by Tyler Durden
You can well imagine the tension when Libya’s beleaguered Prime Minister Fayez al-Serraj met with the UN envoy Ghassan Salamé in his office in Tripoli on Monday morning. Not far away, in the south of Libya’s capital, the troops of the Libyan National Army led by General Khalifa Haftar had made rapid advances. They had taken the shell of Tripoli International Airport and had made a dash toward the road that links Libya to Tunisia. Haftar’s troops, well-armed and well-disciplined, had moved northward toward the Ain-Zara neighborhood. On Monday, Haftar’s air force bombed the only working airport in Tripoli—at Mitiga. The United Nations wanted to let al-Serraj know that it would not abandon him.
It’s hard to follow the ins and outs of Libyan politics, particularly given the fragmentation of the country after the NATO war in 2011. NATO hit Libya very hard, destroying what institutions remained. As soon as the bombs started falling, General Khalifa Haftar departed for Benghazi (in Libya’s east) from his home in Virginia, just a 10-minute drive from CIA headquarters.
Haftar had been a senior general in the army of Muammar al-Gaddafi, and it was Haftar who had led the charge into Chad during that ill-fated war in 1987. Haftar defected to the United States, dashed out of Libya with his family and arrived in Virginia. The United States government essentially gave Haftar exile status, keeping him in cold storage for when he might be useful. But Haftar was in for a surprise.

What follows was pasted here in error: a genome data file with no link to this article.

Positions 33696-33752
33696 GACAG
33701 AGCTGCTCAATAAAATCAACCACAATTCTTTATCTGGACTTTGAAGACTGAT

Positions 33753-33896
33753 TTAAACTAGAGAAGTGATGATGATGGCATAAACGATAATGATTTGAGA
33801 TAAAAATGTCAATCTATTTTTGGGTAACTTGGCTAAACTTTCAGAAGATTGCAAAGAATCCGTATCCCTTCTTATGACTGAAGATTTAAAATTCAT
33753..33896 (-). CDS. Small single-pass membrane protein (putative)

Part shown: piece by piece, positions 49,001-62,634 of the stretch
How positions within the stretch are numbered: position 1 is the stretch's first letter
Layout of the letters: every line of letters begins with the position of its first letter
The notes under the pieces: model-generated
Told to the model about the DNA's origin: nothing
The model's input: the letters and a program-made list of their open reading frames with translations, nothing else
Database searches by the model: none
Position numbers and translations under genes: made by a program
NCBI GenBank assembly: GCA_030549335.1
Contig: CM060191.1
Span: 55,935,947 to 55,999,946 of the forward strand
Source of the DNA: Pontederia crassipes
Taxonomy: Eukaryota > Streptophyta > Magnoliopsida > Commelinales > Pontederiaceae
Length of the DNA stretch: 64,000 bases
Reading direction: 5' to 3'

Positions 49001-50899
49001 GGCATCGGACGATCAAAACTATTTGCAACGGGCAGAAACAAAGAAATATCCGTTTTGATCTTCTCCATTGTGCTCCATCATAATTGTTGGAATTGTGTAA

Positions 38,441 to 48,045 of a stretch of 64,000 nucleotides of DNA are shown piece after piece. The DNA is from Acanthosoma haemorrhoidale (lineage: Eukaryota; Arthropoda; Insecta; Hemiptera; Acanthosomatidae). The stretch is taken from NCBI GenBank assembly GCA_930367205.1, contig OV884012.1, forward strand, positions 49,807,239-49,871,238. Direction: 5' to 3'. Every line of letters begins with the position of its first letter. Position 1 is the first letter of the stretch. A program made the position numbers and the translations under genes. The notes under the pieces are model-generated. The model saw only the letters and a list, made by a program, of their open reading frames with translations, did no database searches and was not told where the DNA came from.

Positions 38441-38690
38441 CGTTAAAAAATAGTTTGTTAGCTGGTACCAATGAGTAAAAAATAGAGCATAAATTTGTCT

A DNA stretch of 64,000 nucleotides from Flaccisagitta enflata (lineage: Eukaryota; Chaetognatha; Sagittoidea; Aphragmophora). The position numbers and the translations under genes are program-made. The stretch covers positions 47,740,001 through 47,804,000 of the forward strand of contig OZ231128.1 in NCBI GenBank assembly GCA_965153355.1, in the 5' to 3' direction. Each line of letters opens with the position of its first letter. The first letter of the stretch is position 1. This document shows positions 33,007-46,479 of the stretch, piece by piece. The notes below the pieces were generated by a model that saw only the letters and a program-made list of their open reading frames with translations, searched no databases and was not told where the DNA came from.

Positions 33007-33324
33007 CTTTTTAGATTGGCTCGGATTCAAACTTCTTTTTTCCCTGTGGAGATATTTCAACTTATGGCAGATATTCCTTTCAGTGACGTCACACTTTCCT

The U.S. government led by Barack Obama thought that it controlled the situation in North Africa, when in fact it was flat-footed. Obama’s team felt that it could continue to support Egypt’s Hosni Mubarak even after Egypt’s military had decided to do away with him. In Libya, they felt that their man—Haftar—would be able to take the reins and seize Libya for the United States. But when Haftar arrived in Benghazi, he found that the Gulf Arabs—notably the Qataris—had already chosen the next leader of Libya, their banker Mahmoud Jibril. The United States and France bombed Libya to a crisp and Qatar won the initial prize, with Jibril as the head of government.
Libya fell into the worst of the rivalries of the Gulf Arabs. Saudi Arabia and the United Arab Emirates—with their close friend Egypt—had a grand falling out with Qatar—and its close friend Turkey—in 2014. Egypt and the UAE, as well as Saudi Arabia, had already decided that Haftar would be their man against Qatar’s Jibril. The Egyptian and Emirati bombers gave Haftar air support as they continued his brutal war in Benghazi and then as he attempted a failed coup in Libya in 2014. Haftar appeared to the Saudis and the Emiratis as the Libyan version of Egypt’s president Abdel Fattah el-Sisi. Haftar saw that el-Sisi was given a long leash, not only by his Gulf Arab allies but also by the West, which said nothing about the human rights violations inside Egypt. If el-Sisi can get away with it, Haftar surmised, so can he.
NATO destroyed Libya, but the UN was forced to pick up the pieces. This has become such a familiar sight. The West bombs a country, then withdraws; the UN, often with peacekeepers from the Global South, has to do triage.
A few days ago, UN Secretary-General Antonio Guterres came to Libya. He had hoped to broker a peace. Nothing seemed possible. “I leave Libya with a heavy heart and deeply concerned,” Guterres said. Guterres had been accompanied in his trips to see al-Serraj, the UN-backed prime minister, and Haftar. Guterres, whose UN has sent in a succession of five envoys since 2011, was perhaps aware that the work the UN did to unite the country’s factions that led to the government of al-Serraj was soon to unravel.